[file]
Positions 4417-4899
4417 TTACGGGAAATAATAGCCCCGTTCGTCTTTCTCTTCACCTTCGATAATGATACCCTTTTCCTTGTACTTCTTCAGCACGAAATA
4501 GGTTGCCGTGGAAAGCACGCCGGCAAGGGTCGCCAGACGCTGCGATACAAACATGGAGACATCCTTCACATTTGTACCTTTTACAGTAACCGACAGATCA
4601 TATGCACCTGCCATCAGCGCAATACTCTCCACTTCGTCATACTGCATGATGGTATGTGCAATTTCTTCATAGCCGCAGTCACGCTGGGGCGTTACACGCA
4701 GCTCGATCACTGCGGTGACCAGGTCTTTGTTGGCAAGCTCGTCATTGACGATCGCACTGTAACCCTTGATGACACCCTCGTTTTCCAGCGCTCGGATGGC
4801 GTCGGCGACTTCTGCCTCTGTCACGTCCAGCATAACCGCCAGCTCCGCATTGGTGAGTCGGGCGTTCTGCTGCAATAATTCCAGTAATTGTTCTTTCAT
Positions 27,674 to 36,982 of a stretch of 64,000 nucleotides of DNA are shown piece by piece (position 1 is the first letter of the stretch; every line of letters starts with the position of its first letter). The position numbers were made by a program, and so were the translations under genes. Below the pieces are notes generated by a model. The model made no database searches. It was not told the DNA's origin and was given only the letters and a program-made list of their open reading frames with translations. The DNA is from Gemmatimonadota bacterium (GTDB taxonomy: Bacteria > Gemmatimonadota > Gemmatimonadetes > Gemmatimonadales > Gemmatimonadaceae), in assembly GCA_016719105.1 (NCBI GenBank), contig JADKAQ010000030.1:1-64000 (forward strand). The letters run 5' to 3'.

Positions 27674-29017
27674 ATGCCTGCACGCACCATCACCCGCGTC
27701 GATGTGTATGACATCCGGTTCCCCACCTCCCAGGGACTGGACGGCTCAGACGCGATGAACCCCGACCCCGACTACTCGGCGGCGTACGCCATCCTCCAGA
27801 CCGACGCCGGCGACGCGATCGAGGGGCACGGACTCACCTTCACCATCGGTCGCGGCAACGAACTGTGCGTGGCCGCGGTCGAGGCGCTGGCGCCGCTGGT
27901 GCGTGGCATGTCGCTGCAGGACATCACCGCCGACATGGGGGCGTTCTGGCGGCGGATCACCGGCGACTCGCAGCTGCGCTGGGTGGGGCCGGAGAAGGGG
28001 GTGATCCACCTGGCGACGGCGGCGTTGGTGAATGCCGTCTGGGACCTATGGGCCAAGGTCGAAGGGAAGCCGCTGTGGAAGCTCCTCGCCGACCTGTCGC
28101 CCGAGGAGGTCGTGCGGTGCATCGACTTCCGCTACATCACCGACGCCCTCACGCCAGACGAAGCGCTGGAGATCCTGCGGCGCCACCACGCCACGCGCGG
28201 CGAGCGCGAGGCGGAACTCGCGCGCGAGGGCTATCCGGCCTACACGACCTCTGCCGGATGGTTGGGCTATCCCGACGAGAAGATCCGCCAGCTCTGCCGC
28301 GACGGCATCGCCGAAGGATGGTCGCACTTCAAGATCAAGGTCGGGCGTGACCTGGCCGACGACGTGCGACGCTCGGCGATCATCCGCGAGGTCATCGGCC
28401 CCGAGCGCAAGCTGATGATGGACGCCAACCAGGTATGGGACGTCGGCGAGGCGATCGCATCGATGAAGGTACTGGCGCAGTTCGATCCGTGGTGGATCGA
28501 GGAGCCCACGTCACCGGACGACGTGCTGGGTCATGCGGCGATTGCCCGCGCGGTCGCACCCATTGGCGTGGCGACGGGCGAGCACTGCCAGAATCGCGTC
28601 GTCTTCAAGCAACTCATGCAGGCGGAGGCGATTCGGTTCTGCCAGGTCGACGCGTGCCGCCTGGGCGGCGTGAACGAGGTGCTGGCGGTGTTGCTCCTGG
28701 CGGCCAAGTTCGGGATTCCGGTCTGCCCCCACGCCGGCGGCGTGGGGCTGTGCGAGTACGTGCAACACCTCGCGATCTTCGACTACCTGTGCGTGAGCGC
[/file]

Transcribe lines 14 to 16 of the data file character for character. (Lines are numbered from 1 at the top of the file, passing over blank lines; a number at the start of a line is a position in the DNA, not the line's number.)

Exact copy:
28101 CCGAGGAGGTCGTGCGGTGCATCGACTTCCGCTACATCACCGACGCCCTCACGCCAGACGAAGCGCTGGAGATCCTGCGGCGCCACCACGCCACGCGCGG
28201 CGAGCGCGAGGCGGAACTCGCGCGCGAGGGCTATCCGGCCTACACGACCTCTGCCGGATGGTTGGGCTATCCCGACGAGAAGATCCGCCAGCTCTGCCGC
28301 GACGGCATCGCCGAAGGATGGTCGCACTTCAAGATCAAGGTCGGGCGTGACCTGGCCGACGACGTGCGACGCTCGGCGATCATCCGCGAGGTCATCGGCC